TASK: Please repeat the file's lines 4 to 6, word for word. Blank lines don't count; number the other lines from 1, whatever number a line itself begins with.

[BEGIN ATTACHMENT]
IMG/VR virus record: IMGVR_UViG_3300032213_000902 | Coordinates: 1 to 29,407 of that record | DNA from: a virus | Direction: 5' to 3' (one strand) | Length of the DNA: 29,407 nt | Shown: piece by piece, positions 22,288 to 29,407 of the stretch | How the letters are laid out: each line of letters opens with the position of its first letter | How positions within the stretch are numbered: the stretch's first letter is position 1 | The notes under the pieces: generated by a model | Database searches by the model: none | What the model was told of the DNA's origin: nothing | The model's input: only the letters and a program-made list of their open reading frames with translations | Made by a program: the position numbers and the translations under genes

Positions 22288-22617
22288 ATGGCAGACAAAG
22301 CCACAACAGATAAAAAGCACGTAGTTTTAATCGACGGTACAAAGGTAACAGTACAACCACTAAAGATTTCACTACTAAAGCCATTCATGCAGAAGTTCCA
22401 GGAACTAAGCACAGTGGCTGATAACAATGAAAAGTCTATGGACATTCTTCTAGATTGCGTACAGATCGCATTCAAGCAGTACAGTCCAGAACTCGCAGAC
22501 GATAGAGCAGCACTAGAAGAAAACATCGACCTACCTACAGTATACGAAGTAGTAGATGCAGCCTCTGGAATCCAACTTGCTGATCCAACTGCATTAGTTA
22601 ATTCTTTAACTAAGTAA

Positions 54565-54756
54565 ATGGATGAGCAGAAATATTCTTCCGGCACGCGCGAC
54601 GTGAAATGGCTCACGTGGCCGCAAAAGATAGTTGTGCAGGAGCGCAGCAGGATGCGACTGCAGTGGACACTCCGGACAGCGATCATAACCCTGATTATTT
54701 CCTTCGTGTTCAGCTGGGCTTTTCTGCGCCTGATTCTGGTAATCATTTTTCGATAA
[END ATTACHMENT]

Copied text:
22301 CCACAACAGATAAAAAGCACGTAGTTTTAATCGACGGTACAAAGGTAACAGTACAACCACTAAAGATTTCACTACTAAAGCCATTCATGCAGAAGTTCCA
22401 GGAACTAAGCACAGTGGCTGATAACAATGAAAAGTCTATGGACATTCTTCTAGATTGCGTACAGATCGCATTCAAGCAGTACAGTCCAGAACTCGCAGAC
22501 GATAGAGCAGCACTAGAAGAAAACATCGACCTACCTACAGTATACGAAGTAGTAGATGCAGCCTCTGGAATCCAACTTGCTGATCCAACTGCATTAGTTA